Natalie Castillo testified that in 2015, she dated and lived with Garcia's cousin, Kristopher, in a house on Victoria Street in Beaumont. Natalie testified that on the evening of January 18, 2015, she and Kristopher barbecued at their house and several people attended, including Kristina Sanchez and Juana. Natalie said that around 10 p.m., Kristopher said he was going to "Lou Lou's" house to meet Garcia. "Lou Lou" is Garcia's sister, Marylou, who lived on Washington Street.[6]

         Natalie testified that Kristopher and Garcia sold marijuana. According to Natalie, Kristopher met Garcia at Marylou's house on that day to count money from a drug deal. Natalie said that she and everyone else stayed at the barbecue while Kristopher met with Garcia. Natalie estimated Kristopher's meeting with Garcia lasted only about fifteen minutes, and when Kristopher returned to the barbecue, he was angry because someone gave them fake money for the drugs. Natalie testified that Garcia and Kristopher thought an individual named "Dulla," who she eventually learned was Anthony Green, had given them the fake money. Kristopher told Natalie that they would worry about it later, which Natalie understood to mean that he would confront Anthony about the fake money.

         Natalie testified that she, Kristopher's brother R.J., Juana, Kristina, and Kristopher eventually left the barbecue in a white Ford pickup to load tortillas at a warehouse in Beaumont rented by Garcia and his mother. Natalie identified a photograph of the white Ford pickup, and told the jury that Kristopher often drove the truck. Natalie explained that while Garcia owned the truck, Kristopher often used the truck to load tortillas on Sundays and Tuesdays.

         Natalie testified that on the way to the warehouse, Kristopher stopped when they saw "three black males" walking on the side of the road. Everyone but Natalie chased the three boys. Natalie testified they caught one of the boys and put him on the backseat floorboard, placed a blanket over his head, and asked him questions about Anthony. Natalie explained that the boy acted like he did not know anything.

         Natalie told the jury they then picked up Garcia at a corner store and went to the warehouse where they planned to load tortillas. Natalie testified that Garcia and Kristopher brought the boy they picked up into a room at the warehouse. Natalie, Kristina, and Juana stood in the hallway of the warehouse. Natalie told the jury she heard the boy crying, screaming, and asking for help. Natalie estimated the boy was thirteen or fourteen, and she saw Garcia hit the boy while he was in the truck.

         According to Natalie, the boy mentioned the name "Diego" while being questioned. The group left the warehouse with the boy and met Diego at a corner store. Garcia and Kristopher asked Diego questions about Anthony. Afterwards, the group, including Diego and the boy, returned to Marylou's home. Natalie told the jury that while Diego voluntarily met the group at the corner store, Kristopher and Garcia placed Diego in the truck and covered him with a blanket, along with the boy. Natalie testified that when they arrived at Marylou's around 8:00 or 9:00 p.m., Kristopher and Garcia took Diego and the boy into a room in the rear of the house while she, Juana, and Kristina sat in the living room. Natalie said she heard yelling and belts hitting someone, but she could not hear what anyone said. Natalie observed later that Diego and the boy had been beaten.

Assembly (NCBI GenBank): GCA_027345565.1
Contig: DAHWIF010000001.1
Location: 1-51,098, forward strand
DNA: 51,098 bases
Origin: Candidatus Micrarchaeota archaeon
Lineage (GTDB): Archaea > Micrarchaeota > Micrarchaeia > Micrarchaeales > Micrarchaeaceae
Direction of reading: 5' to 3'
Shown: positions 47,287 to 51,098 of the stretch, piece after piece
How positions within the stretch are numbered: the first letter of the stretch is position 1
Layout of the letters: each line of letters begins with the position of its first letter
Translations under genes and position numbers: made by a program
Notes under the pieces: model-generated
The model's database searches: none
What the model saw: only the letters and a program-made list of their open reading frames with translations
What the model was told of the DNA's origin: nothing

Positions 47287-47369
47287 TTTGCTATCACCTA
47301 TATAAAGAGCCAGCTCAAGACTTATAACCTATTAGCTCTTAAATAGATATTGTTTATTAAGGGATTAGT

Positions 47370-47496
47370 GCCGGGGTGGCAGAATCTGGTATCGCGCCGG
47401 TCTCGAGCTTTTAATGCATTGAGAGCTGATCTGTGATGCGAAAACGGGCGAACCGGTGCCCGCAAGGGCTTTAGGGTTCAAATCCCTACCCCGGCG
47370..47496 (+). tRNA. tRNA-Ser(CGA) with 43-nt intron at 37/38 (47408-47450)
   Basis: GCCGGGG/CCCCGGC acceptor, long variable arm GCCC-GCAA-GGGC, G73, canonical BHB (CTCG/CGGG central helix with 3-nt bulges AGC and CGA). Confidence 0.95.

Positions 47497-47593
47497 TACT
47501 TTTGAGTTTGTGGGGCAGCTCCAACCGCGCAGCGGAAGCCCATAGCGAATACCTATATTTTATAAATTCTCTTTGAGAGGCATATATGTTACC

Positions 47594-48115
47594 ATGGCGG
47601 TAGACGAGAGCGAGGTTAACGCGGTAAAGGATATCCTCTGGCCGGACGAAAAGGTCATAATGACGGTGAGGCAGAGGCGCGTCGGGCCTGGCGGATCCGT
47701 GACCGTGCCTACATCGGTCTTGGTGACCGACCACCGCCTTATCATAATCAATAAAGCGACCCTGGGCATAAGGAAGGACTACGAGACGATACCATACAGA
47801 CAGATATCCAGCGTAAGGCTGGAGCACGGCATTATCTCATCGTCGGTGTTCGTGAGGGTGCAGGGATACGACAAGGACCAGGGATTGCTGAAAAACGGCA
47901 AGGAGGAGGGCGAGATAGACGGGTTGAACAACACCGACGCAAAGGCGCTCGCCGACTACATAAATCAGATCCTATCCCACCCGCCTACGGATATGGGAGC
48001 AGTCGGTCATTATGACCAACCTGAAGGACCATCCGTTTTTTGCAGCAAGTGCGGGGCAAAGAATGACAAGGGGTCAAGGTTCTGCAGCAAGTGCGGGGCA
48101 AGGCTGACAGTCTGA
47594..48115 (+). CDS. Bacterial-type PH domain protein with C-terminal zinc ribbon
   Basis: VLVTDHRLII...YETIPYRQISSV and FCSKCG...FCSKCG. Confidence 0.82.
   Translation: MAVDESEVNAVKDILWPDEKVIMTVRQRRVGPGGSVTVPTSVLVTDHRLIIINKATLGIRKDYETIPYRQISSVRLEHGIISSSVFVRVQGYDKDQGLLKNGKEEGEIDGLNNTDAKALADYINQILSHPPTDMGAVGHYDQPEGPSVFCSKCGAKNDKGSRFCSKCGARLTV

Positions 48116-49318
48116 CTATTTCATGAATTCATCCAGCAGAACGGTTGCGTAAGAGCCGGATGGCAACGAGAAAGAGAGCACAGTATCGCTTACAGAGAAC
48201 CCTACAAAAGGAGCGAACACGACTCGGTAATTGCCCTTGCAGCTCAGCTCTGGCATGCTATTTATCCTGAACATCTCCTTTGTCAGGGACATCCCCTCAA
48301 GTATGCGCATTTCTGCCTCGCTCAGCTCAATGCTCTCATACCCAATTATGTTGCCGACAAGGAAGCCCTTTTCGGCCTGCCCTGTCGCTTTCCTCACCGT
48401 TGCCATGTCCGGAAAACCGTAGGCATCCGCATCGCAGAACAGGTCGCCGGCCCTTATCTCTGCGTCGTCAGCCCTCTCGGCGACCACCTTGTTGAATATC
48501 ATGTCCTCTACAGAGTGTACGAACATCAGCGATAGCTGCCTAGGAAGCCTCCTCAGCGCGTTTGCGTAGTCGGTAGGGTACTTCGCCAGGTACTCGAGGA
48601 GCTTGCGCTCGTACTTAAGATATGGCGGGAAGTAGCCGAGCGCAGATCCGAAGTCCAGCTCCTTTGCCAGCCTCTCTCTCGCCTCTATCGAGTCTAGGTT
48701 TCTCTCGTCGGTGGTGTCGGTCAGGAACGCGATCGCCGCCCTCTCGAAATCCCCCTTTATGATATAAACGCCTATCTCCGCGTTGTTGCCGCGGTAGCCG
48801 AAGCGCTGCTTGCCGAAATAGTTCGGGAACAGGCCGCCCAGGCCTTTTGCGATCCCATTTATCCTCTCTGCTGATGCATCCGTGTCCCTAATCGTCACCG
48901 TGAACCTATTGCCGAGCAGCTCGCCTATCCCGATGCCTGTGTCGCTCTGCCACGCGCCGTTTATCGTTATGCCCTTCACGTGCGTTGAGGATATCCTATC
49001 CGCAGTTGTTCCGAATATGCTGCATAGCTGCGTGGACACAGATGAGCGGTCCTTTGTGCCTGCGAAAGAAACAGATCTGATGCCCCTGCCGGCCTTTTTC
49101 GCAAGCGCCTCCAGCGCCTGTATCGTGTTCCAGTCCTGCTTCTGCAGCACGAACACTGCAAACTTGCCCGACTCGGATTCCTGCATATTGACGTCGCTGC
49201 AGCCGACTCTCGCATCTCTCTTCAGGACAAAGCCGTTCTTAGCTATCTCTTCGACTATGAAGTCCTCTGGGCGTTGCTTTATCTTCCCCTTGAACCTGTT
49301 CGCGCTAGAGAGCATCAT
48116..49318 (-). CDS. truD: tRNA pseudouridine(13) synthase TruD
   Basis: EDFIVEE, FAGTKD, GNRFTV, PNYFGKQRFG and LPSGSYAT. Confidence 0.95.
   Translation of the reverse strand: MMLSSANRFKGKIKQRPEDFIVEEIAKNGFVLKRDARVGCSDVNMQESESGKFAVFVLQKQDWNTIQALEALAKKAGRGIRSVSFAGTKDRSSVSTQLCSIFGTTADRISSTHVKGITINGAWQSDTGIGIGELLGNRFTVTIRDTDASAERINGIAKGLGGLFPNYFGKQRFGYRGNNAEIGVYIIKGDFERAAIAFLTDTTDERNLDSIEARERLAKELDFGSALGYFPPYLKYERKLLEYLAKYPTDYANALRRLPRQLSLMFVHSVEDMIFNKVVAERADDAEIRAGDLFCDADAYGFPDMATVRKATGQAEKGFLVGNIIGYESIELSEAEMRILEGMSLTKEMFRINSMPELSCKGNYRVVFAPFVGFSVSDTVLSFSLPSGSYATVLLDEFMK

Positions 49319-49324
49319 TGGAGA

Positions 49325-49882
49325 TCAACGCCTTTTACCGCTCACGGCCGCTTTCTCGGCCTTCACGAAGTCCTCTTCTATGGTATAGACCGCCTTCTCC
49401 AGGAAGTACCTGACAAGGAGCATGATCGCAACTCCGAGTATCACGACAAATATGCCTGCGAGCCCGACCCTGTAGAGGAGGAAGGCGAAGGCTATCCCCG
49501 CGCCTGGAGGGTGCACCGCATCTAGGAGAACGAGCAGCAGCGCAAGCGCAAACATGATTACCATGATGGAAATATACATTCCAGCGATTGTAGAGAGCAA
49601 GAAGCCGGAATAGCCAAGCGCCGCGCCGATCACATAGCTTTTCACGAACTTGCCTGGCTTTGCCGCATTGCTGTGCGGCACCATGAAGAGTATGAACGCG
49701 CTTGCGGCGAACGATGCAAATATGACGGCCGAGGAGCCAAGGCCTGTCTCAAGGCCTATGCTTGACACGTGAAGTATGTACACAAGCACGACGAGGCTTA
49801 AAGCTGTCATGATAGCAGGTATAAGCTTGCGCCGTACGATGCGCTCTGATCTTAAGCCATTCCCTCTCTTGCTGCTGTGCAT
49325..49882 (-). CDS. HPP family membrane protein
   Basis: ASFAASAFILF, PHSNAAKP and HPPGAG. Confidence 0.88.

Natalie told the jury that she, R.J., and Juana left Marylou's house around 11:00 p.m. or 12:00 a.m. to finish loading tortillas at the warehouse. Natalie testified that she was one hundred percent certain Garcia was at Marylou's house that evening. She also explained to the jury that she saw Garcia holding a handgun before she left Marylou's home to go to the warehouse.

         According to Natalie, she "[was] back at the warehouse somehow at 1:30 a.m." on the morning of January 19, 2015. Around this time, Kristopher, Garcia, and Garcia's brother-in-law D.J. returned to the warehouse.[7] Natalie stated they seemed nervous. She described them as being "jumpy" and "hype[d]." According to Natalie, Kristopher said "[w]e got him." Natalie explained she understood that to mean that Kristopher and Garcia killed Anthony. At some point, R.J. brought Natalie home, but she was unsure of the time. The next morning, Natalie learned someone had been shot, and she thought Kristopher and Garcia were responsible for the shooting.

         Eventually, Natalie went to the police and gave a statement. According to Natalie, Garcia called her from jail and wanted to know why she talked to police. Natalie took his demand for an explanation as a threat. Garcia's mother also called her to ask her why she was cooperating with the police.

         D. Kristina Sanchez's Testimony[8]

         Kristina Sanchez testified that on MLK weekend of 2015, she attended a barbecue with Juana, Kristopher, and Natalie at Kristopher's house. While Kristina acknowledged that she and Garcia had a romantic relationship at one time, she denied she was Garcia's girlfriend. When she arrived at Kristopher's house to help prepare for the barbecue, people were already drinking alcohol and smoking marijuana. Kristina confirmed she also smoked marijuana while at the barbecue. Garcia was not there when Kristina arrived. She recalled that after Kristopher received a phone call, he left the house to meet with Garcia. Kristina testified that Kristopher was not gone long before he returned.